More on the Mental Health Crisis in Teens


Have you noticed the increasing reports on the mental health crisis in teens? It shows up in every resource and podcast I follow. Though Jonathan and I recently put the spotlight on this area in our episode of Concurrently: Mental health crisis and means of grace, I want to expose more of what we have learned in the area of mental health and teens and point you to some trustworthy resources and voices. They have informed our thinking, feeling, and actions in response to the crisis.

Our observations and analysis began when researching in preparation for recording episodes of Concurrently. Our work for Tiktok influencers and the weight of glory, Video gaming and creation rhythms, Girl power and God’s purpose for gender, and School shooters and creating safe spaces revealed more material than we can effectively wrangle in single episodes. I want to return and synthesize some of our findings here in the hope that what I have to share with you today reinforces your own discipleship efforts and provides practical helps for navigating these difficult waters.

In the course of our research, we observed that a complex relationship exists between external factors, behaviors and habits, and both internal causes and responses, creating a perfect recipe for mental and emotional unhealth. External factors include traumatic or “Adverse Childhood Experiences” (ACEs defined here) and range broadly between highly traumatic to somewhat traumatic and multiple factors may be experienced at once, to a compounded effect. “Toxic stress” from prolonged or extended exposure to stress-inducing factors directly affect child development physically, emotionally, and cognitively. Internal factors such as the challenges of rapid brain and body development occurring particularly in the teen years further complicate the picture. As one might expect, the data demonstrate that mental illness has uniquely female and uniquely male manifestations. Consider the “normal” (non-adverse) challenges disparate between male and female children as they adapt to hormones and bodies unique to each. The various expressions of mental illness, why it occurs, and even when (what is happening in the body and the mind at the time) relate to different biological, psychological, neurological, chemical (hormonal/endocrinal) systems through the various developmental stages. Again: These things differ vastly depending upon whether one is a boy growing into manhood or a girl growing into womanhood.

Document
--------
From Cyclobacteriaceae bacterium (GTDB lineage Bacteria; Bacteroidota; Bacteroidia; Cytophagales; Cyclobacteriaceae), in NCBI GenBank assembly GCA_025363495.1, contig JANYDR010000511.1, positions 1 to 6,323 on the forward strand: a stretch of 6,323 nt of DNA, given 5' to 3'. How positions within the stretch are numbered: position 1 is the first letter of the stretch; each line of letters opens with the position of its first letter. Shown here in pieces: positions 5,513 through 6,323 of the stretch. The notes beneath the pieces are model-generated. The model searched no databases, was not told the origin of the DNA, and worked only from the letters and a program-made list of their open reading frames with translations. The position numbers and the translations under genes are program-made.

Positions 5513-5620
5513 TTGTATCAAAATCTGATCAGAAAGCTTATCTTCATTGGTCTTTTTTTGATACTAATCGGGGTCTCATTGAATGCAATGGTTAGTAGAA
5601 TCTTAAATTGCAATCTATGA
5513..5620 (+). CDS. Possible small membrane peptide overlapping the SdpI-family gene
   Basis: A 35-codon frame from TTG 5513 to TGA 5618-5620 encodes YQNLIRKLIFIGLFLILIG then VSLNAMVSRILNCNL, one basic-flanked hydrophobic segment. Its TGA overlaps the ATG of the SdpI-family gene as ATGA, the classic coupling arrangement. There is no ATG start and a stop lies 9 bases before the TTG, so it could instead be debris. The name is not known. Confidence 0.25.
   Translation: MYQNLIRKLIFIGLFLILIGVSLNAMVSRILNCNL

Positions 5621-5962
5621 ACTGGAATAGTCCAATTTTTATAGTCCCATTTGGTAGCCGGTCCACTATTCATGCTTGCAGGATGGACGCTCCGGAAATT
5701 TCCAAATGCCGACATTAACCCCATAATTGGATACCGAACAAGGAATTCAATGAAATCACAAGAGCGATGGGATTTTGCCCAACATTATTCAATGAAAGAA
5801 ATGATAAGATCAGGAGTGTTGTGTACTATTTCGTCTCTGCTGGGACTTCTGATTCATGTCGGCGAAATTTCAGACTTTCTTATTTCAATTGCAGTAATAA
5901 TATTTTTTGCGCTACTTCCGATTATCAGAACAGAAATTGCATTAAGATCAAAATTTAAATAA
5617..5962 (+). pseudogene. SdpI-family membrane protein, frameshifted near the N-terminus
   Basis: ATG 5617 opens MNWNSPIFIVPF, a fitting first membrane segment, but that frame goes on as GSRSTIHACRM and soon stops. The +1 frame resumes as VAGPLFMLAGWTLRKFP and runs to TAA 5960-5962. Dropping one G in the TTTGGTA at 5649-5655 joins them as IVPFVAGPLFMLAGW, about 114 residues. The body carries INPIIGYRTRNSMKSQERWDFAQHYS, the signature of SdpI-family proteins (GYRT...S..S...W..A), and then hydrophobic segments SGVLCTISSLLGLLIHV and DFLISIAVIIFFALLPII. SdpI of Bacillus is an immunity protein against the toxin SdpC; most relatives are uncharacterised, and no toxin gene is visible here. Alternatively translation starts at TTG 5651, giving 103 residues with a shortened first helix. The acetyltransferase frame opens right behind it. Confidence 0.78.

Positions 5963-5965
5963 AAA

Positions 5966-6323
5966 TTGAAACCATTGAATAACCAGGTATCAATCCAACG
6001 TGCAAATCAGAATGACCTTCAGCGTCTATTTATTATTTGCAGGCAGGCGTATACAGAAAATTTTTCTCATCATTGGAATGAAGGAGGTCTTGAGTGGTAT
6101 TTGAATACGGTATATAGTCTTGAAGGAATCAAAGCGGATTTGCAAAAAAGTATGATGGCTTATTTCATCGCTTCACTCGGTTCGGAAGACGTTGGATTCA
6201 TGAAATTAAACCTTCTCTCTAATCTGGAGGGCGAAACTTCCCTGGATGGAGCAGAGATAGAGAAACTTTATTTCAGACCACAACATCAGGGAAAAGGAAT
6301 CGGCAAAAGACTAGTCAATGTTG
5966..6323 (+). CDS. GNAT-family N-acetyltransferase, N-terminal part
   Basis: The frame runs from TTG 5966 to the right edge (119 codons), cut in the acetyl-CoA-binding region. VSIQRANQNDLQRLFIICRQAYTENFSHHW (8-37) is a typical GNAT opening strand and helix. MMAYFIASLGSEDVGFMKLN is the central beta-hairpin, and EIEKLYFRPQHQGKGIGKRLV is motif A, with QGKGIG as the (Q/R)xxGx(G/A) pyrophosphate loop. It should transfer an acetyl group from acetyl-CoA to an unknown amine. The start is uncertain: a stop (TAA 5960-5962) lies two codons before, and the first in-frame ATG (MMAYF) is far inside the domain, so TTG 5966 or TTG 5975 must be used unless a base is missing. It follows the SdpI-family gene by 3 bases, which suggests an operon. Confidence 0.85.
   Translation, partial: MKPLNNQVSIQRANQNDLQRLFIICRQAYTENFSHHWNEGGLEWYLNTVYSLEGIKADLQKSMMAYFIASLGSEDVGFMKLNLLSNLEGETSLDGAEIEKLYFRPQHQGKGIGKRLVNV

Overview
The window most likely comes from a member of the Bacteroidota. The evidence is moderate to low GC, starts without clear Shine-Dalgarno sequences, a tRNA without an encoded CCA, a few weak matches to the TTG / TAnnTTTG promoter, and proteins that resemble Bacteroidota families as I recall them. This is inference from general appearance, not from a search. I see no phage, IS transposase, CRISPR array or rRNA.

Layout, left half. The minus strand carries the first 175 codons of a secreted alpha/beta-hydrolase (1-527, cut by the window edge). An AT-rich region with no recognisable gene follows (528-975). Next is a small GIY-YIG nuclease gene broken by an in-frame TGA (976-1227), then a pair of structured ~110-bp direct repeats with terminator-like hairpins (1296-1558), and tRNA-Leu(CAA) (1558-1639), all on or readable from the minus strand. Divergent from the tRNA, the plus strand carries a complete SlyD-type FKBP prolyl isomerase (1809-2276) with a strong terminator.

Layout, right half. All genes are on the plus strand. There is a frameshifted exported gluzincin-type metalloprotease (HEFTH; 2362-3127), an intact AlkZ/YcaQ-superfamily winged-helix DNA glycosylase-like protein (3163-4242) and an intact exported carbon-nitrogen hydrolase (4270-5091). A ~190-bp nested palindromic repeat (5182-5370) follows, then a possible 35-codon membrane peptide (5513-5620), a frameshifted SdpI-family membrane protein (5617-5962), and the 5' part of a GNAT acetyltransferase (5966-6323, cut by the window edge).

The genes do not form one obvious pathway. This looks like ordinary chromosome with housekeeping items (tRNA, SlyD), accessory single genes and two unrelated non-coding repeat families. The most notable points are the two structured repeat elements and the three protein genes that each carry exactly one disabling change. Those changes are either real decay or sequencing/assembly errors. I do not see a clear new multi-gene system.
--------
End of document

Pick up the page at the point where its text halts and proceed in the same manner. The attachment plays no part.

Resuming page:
Succinctly, it is vital that we as parents, teachers, mentors of kids and teens “show up” in the lives of the children in front of us to help them make their best bid for mental and emotional health—helping foster resiliency as much as we are able through a faithful response.

“Showing up” might look like:

  • Practicing awareness of screen usage in your home and applying healthy limits. Pediatricians generally recommend the following guidelines:
    • Under 2: Zero screen time, except for video chatting with family or friends
    • 2-5 years old: One hour or less per day, co-viewing with a parent or sibling
    • 5-17 years old: No more than two hours per day, except for homework
  • Making intentional use of in-person time (around the table, in the car, on a walk, before bedtime—whenever and wherever you can) with your children. Pursue: